United States District Court, S.D. California
LANCE R. MARTIN, CDCR # E-17299, Plaintiff,
T. HARRINSTON; L. MILLER; C. OROZCO; CESCOLINI; J. JUAREZ; S. MILLER; HARRINGTON; ODELL, Defendants.
ORDER SUA SPONTE DISMISSING SECOND AMENDED COMPLAINT FOR FAILING TO STATE A CLAIM PURSUANT TO 28 U.S.C. § 1915(e)(2)(B)(ii) AND 28 U.S.C. § 1915A(b)(1)
ROGER T. BENITEZ, District Judge.
On December 8, 2014, Lance R. Martin ("Plaintiff"), a state prisoner currently incarcerated at Richard J. Donovan Correctional Facility ("RJD") in San Diego, and proceeding pro se, filed a civil rights complaint ("Compl.") pursuant to 42 U.S.C. § 1983. Plaintiff did not prepay the $400 filing fee mandated by 28 U.S.C. § 1914(a); instead, he filed a Motion to Proceed In Forma Pauperis ("IFP") pursuant to 28 U.S.C. § 1915(a) (ECF Doc. No. 2).
The Court granted Plaintiff's Motion to Proceed IFP and sua sponte dismissed his Complaint for failing to state a claim upon which relief could be granted pursuant to 28 U.S.C. § 1915(e)(2) & § 1915A (ECF Doc. No. 3.) Plaintiff was granted leave to file an amended complaint in order to correct the deficiencies of pleading identified in the Court's Order. ( Id. ) On February 17, 2015, Plaintiff filed his First Amended Complaint ("FAC") and approximately one month later, Plaintiff filed supplemental exhibits to his FAC (ECF Doc. Nos. 14, 16.)
The Court, once again, conducted the required sua sponte screening and found that Plaintiff had not corrected the deficiencies in his pleading previously identified by the Court. Thus, Plaintiff's FAC was dismissed for failing to state a claim upon which relief could be granted on April 20, 2015. (ECF Doc. No. 17.) On May 20, 2015, Plaintiff filed his Second Amended Complaint ("SAC") (ECF Doc. No. 21.)
SUA SPONTE SCREENING PER 28 U.S.C. §§ 1915(e)(2)(B) AND 1915A(b)
A. Standard of Review
As the Court previously informed Plaintiff, notwithstanding Plaintiff's IFP status or the payment of any partial filing fees, the Prison Litigation Reform Act ("PLRA") obligates the Court to review complaints filed by all persons proceeding IFP and by those, like Plaintiff, who are "incarcerated or detained in any facility [and] accused of, sentenced for, or adjudicated delinquent for, violations of criminal law or the terms or conditions of parole, probation, pretrial release, or diversionary program, " "as soon as practicable after docketing." See 28 U.S.C. §§ 1915(e)(2) and 1915A(b). Under these statutes, the Court must sua sponte dismiss complaints, or any portions thereof, which are frivolous, malicious, fail to state a claim, or which seek damages from defendants who are immune. See 28 U.S.C. §§ 1915(e)(2)(B) and 1915A(b); Lopez v. Smith, 203 F.3d 1122, 1126-27 (9th Cir. 2000) (en banc) (§ 1915(e)(2)); Rhodes v. Robinson, 621 F.3d 1002, 1004 (9th Cir. 2010) (discussing 28 U.S.C. § 1915A(b)).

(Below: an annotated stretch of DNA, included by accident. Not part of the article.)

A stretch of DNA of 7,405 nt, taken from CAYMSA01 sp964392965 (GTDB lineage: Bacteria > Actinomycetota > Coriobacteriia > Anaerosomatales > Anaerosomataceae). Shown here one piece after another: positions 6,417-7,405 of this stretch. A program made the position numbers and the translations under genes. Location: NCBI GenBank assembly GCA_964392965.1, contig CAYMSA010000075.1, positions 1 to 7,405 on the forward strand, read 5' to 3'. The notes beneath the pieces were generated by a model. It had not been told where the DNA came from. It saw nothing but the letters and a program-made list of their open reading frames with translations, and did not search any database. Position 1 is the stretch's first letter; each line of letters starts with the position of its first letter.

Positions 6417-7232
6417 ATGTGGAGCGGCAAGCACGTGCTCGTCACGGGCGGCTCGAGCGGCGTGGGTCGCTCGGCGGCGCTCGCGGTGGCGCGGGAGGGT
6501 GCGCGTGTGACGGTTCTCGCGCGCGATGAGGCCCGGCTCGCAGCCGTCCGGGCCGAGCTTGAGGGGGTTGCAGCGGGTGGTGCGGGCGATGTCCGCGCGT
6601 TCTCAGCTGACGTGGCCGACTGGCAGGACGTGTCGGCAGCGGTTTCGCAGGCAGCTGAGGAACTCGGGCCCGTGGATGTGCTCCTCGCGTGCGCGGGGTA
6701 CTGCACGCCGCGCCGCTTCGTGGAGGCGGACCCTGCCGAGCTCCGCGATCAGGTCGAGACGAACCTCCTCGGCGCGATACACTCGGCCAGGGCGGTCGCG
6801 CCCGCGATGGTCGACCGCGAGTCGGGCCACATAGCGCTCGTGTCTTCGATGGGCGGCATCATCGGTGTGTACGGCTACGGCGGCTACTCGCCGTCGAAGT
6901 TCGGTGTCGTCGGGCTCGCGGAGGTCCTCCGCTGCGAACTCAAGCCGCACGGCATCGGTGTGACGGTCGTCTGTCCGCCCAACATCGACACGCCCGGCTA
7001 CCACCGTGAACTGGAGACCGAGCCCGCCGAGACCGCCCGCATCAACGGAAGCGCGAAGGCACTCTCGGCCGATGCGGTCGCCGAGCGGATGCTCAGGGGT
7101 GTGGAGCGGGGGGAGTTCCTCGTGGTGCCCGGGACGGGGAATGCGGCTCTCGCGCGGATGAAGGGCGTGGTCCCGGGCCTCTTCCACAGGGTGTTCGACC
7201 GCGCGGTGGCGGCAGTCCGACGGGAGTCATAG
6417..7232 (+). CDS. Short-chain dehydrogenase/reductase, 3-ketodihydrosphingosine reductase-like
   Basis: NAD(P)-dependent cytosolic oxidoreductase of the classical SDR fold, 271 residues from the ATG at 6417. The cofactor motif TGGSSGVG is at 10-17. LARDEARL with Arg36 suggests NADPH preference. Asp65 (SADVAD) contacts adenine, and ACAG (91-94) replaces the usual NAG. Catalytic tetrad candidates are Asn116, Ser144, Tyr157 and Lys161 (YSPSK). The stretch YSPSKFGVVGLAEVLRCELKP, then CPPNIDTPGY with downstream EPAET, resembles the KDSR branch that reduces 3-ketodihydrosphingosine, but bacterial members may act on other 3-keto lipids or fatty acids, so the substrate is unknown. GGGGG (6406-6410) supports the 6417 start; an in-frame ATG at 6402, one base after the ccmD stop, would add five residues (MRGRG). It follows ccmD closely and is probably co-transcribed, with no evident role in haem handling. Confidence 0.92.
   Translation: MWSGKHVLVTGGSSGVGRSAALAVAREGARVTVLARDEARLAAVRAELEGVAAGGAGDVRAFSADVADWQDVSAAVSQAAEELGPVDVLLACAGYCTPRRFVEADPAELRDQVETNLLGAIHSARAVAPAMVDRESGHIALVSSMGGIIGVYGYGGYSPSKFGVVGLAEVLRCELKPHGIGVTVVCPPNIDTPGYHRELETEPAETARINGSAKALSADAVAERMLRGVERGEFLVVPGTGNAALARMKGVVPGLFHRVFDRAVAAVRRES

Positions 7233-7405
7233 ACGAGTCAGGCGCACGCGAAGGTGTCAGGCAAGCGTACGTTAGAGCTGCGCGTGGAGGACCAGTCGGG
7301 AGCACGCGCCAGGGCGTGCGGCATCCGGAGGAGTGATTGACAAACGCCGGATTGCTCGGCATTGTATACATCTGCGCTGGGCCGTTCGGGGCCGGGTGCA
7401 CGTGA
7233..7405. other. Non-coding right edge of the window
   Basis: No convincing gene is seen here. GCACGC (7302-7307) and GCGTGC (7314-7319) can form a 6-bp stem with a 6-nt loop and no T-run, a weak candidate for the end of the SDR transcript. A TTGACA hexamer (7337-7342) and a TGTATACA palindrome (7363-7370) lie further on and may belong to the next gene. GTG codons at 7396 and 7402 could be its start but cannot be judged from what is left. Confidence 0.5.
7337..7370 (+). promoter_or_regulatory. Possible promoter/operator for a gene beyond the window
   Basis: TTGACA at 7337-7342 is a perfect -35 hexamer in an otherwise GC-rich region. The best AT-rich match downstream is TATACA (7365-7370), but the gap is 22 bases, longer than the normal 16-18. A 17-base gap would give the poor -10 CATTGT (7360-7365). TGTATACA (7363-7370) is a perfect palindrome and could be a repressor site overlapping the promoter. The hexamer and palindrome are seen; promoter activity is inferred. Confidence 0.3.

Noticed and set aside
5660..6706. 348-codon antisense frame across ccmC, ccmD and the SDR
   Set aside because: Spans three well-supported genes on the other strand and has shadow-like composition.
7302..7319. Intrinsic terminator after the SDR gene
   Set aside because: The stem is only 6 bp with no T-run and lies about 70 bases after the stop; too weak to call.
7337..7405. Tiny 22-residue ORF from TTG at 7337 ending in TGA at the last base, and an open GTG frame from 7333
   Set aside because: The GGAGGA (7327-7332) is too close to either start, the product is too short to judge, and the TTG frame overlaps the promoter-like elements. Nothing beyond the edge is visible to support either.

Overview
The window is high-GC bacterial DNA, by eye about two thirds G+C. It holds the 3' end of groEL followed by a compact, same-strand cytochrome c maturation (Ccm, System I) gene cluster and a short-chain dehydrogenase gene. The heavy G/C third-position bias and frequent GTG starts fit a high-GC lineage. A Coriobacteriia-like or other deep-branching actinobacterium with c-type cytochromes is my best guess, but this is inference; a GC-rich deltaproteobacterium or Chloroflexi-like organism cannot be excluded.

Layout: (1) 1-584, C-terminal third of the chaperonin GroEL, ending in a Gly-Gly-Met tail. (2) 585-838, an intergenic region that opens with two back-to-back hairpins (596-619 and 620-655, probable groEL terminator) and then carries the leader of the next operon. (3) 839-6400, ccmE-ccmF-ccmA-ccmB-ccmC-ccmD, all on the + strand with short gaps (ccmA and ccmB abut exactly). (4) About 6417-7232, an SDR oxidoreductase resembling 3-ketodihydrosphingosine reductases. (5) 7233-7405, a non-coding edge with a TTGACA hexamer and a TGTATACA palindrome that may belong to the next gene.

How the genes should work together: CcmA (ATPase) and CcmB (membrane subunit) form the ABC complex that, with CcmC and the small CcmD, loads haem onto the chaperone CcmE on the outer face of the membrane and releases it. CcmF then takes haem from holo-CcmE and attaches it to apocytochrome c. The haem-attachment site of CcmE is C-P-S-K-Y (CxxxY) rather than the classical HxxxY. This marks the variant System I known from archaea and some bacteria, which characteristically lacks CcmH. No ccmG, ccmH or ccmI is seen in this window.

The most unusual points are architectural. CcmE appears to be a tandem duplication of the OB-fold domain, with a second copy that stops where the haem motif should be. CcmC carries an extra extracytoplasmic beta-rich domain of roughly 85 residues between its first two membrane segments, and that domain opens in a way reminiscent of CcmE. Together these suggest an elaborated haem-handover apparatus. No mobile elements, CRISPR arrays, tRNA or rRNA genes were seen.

All complaints must contain "a short and plain statement of the claim showing that the pleader is entitled to relief." FED.R.CIV.P. 8(a)(2). Detailed factual allegations are not required, but "[t]hreadbare recitals of the elements of a cause of action, supported by mere conclusory statements, do not suffice." Ashcroft v. Iqbal, 556 U.S. 662, 678 (2009) (citing Bell Atlantic Corp. v. Twombly, 550 U.S. 544, 555 (2007)). "Determining whether a complaint states a plausible claim for relief [is]... a context-specific task that requires the reviewing court to draw on its judicial experience and common sense." Id. The "mere possibility of misconduct" falls short of meeting this plausibility standard. Id.; see also Moss v. U.S. Secret Serv., 572 F.3d 962, 969 (9th Cir. 2009).
"When there are well-pleaded factual allegations, a court should assume their veracity, and then determine whether they plausibly give rise to an entitlement to relief." Iqbal, 556 U.S. at 679; see also Resnick v. Hayes, 213 F.3d 443, 447 (9th Cir. 2000) ("[W]hen determining whether a complaint states a claim, a court must accept as true all allegations of material fact and must construe those facts in the light most favorable to the plaintiff."); Barren v. Harrington, 152 F.3d 1193, 1194 (9th Cir. 1998) (noting that § 1915(e)(2) "parallels the language of Federal Rule of Civil Procedure 12(b)(6)").
However, while the court "ha[s] an obligation where the petitioner is pro se, particularly in civil rights cases, to construe the pleadings liberally and to afford the petitioner the benefit of any doubt, " Hebbe v. Pliler, 627 F.3d 338, 342 & n.7 (9th Cir. 2010) (citing Bretz v. Kelman, 773 F.2d 1026, 1027 n.1 (9th Cir. 1985)), it may not "supply essential elements of claims that were ...